Diversion, in its truest sense, refers to non-court interventions that “divert” youth from formal processing within juvenile delinquency system. To truly be “diverted,” these interventions should occur before a petition is filed against the child. In many jurisdictions, however, the term diversion has been expanded to refer to a broad range of programs that direct youth out of the system, whatever the stage of the case. Some jurisdictions have diversion processes that are governed by more formal rules and better defined service outcomes than others. Unfortunately, defenders are often not appointed prior to, or at the time of, a child’s participation in diversion programs, which means the child has no legal counsel when making decisions about whether to participate in certain programs and what the consequences of failing in a diversion program may be. In the event that defenders are able to advise clients about diversion programs or help to negotiated the terms of diversion, defenders should familiarize themselves with the criteria for eligibility and consequences of unsuccessful participation.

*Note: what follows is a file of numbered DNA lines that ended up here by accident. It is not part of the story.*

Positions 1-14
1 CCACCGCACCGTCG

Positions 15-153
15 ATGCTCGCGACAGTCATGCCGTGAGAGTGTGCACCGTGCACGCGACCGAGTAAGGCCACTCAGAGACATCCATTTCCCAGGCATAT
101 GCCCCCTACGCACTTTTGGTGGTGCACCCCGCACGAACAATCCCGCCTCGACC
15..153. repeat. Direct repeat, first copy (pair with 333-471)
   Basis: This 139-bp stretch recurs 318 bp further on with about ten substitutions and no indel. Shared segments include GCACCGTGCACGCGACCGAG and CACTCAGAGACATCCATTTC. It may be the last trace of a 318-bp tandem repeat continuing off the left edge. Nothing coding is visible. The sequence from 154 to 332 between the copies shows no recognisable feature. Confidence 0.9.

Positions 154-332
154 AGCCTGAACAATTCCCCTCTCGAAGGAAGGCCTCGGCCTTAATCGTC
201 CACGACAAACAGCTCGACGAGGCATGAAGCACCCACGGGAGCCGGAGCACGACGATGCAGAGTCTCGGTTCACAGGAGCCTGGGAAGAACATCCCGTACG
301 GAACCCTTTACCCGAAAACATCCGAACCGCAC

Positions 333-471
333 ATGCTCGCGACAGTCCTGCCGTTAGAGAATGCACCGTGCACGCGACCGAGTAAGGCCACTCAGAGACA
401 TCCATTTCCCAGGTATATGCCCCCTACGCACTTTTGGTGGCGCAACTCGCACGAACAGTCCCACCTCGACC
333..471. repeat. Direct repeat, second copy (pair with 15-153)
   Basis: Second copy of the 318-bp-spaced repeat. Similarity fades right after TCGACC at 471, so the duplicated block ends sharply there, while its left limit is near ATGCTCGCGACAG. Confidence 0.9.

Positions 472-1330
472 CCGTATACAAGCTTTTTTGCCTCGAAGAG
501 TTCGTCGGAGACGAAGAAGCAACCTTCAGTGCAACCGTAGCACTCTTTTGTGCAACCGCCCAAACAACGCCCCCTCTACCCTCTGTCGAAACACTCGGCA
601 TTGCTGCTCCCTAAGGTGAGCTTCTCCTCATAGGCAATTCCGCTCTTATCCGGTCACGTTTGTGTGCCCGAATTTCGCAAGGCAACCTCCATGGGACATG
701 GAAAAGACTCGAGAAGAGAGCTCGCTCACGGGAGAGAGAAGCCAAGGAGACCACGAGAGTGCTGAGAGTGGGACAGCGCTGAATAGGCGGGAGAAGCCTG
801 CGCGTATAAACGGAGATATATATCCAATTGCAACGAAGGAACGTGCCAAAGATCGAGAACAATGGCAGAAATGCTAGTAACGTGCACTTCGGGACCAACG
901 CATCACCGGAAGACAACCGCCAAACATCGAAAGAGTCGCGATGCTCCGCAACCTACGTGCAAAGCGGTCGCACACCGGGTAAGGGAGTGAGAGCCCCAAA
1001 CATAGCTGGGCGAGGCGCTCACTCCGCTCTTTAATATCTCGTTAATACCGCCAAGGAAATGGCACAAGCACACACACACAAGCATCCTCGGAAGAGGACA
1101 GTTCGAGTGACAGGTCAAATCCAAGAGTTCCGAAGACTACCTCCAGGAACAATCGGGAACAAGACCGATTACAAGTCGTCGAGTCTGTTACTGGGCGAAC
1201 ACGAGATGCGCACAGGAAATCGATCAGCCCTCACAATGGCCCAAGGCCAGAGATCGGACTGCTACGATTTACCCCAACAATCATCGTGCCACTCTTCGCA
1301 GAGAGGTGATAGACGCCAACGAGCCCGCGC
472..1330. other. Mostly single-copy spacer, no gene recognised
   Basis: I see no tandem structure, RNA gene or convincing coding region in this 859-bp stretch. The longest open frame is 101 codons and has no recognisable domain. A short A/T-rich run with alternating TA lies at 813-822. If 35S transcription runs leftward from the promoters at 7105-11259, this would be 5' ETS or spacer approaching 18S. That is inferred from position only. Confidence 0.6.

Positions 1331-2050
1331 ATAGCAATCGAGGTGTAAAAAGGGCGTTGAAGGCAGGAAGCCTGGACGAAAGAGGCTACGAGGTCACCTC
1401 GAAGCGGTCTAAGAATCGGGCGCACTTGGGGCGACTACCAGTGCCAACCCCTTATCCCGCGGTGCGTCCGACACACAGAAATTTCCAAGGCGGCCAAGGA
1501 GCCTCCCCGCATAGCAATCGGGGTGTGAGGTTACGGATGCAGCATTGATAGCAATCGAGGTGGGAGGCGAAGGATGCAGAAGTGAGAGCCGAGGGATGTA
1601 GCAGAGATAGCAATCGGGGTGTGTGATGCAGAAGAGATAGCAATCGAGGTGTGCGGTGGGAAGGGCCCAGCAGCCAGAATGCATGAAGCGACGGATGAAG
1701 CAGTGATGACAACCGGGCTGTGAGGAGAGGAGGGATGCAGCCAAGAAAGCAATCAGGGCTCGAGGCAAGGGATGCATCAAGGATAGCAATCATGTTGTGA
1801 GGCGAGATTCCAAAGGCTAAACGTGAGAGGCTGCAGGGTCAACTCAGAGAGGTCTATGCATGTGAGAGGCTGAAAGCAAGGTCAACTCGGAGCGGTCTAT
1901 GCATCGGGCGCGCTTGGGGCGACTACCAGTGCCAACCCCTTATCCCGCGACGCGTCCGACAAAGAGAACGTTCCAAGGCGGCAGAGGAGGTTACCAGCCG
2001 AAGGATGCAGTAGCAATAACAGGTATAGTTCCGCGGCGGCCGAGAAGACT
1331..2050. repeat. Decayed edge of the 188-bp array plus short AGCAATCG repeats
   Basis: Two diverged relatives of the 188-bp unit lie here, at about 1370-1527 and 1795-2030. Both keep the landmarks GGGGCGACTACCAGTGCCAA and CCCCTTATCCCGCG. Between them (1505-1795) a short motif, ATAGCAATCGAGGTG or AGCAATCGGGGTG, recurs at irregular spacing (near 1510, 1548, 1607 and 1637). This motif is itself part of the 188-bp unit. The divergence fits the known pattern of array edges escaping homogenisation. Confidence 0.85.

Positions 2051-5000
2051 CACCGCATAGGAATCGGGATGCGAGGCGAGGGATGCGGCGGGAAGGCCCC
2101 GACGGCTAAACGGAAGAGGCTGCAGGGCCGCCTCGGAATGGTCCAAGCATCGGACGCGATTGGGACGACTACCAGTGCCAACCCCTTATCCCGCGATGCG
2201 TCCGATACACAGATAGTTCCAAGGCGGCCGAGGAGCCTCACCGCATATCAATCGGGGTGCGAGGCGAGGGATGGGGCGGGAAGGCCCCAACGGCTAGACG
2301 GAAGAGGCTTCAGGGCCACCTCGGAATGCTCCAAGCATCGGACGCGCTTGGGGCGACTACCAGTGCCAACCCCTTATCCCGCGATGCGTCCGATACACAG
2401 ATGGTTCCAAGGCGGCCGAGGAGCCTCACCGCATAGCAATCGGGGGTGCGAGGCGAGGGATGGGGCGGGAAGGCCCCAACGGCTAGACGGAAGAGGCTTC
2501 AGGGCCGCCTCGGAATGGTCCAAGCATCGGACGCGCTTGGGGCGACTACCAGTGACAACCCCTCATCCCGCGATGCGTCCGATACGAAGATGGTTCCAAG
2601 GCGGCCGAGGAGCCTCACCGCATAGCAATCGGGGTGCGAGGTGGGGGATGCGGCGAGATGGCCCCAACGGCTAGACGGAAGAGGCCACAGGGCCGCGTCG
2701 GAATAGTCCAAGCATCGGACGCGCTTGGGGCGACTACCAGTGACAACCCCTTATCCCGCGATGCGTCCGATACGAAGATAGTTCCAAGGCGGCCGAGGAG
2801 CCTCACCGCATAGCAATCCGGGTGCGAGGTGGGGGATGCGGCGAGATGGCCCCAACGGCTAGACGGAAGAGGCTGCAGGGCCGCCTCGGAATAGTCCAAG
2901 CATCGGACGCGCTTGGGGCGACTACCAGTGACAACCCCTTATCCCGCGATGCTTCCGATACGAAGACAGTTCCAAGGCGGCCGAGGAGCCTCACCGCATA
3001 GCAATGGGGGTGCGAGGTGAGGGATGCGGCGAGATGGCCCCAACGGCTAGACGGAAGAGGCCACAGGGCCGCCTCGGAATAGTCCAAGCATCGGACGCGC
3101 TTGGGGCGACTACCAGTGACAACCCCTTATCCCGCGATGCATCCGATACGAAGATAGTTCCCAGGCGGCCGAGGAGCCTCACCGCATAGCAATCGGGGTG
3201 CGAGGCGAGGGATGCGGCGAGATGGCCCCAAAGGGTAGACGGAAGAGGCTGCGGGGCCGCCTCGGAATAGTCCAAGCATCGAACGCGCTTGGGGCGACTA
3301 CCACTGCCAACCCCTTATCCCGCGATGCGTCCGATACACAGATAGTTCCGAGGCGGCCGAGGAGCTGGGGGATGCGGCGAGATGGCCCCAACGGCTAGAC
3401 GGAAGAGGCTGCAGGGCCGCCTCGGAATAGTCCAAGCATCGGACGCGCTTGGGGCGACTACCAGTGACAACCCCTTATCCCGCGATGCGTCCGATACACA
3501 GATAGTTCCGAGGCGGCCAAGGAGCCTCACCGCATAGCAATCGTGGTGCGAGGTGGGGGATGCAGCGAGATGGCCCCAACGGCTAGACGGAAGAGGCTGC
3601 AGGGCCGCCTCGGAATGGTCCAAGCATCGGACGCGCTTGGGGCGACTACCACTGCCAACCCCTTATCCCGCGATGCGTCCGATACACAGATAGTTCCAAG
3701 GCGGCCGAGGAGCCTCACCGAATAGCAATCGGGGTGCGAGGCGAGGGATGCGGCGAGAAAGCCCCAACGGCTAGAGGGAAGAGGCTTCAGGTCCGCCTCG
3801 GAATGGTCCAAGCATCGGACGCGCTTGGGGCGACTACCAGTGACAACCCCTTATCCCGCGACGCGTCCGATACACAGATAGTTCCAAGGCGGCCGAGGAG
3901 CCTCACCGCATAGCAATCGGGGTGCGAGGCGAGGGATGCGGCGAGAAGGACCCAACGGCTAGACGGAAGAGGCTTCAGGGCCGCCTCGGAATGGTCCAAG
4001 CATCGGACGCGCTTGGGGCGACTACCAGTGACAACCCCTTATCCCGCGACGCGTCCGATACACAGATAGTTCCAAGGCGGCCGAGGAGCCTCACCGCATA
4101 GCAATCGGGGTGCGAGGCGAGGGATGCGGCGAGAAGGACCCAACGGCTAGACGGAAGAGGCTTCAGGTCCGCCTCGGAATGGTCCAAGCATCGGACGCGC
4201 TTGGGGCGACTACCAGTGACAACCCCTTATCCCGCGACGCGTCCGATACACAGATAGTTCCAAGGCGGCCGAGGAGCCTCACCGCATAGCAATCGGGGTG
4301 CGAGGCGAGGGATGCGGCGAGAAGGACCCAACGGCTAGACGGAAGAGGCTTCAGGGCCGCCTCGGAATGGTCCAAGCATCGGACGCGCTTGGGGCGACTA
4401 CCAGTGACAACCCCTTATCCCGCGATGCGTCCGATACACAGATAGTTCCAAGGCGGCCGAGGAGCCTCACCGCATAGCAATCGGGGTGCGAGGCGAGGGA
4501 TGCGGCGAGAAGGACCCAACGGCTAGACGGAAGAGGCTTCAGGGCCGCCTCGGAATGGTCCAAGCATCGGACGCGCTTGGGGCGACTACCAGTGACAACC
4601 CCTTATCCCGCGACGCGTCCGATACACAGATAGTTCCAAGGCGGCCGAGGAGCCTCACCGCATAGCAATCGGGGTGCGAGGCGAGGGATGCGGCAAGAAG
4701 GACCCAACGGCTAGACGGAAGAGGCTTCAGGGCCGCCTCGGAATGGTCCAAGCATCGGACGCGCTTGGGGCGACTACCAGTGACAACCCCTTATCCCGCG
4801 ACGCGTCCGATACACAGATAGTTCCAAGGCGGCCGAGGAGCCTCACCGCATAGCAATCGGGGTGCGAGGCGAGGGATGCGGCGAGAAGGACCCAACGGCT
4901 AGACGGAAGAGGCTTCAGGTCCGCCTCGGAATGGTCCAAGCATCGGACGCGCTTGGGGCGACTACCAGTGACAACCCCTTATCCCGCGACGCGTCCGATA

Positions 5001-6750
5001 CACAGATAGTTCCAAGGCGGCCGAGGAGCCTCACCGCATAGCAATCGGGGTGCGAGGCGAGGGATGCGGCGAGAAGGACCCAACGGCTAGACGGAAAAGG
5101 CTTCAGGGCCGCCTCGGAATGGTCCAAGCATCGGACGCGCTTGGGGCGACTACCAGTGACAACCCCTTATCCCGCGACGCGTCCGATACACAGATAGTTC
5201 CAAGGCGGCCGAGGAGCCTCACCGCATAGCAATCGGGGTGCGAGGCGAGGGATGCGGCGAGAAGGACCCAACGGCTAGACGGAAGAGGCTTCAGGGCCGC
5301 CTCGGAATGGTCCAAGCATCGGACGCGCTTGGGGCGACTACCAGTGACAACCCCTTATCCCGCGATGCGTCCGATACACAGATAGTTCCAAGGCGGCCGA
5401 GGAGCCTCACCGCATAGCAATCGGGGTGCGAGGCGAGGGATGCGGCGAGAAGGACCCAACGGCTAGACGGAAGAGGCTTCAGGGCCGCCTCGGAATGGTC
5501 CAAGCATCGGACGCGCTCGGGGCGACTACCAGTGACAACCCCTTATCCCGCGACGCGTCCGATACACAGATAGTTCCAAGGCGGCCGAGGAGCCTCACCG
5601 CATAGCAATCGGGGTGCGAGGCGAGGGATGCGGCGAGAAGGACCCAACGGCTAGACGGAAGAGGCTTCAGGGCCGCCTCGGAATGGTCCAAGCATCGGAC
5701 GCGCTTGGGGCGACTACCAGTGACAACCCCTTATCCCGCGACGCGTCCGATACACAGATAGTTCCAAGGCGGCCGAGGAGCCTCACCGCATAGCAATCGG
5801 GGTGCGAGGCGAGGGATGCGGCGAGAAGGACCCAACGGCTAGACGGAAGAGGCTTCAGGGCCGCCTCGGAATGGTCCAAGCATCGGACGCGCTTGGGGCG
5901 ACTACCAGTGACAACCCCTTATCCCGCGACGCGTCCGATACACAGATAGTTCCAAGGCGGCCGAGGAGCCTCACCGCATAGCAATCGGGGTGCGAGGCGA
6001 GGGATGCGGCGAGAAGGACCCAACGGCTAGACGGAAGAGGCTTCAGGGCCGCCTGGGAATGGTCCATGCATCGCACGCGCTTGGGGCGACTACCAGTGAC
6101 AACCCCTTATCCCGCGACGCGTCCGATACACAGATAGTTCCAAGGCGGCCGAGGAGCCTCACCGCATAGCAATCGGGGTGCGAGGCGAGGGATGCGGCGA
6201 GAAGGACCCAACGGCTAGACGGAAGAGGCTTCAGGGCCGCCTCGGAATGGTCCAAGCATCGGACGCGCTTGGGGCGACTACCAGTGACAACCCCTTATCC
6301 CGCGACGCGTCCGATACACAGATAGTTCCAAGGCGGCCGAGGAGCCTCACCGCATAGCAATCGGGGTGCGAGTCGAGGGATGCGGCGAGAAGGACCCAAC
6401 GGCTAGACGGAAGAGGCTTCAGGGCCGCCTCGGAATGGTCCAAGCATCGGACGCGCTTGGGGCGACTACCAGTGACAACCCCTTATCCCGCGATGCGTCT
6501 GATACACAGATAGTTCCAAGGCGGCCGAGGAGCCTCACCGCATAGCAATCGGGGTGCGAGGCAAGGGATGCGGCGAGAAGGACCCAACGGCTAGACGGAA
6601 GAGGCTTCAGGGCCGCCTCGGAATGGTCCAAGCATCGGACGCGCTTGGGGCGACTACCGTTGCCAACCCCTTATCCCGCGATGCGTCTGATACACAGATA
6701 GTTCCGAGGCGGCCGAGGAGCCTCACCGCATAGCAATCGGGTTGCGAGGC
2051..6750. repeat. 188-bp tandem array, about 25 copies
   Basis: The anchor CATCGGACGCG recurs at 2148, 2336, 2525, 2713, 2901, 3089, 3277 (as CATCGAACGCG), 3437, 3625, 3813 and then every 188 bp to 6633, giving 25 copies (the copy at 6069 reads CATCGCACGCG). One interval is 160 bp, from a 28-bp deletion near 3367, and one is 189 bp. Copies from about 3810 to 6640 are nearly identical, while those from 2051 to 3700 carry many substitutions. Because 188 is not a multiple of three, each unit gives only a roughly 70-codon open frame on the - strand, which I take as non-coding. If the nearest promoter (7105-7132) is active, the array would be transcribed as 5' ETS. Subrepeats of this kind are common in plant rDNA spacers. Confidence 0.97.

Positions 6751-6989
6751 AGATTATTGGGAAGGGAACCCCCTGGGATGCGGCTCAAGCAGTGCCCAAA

For more information on the variety of diversion programs in place across the country, please see the Models for Change Diversion Guidebook
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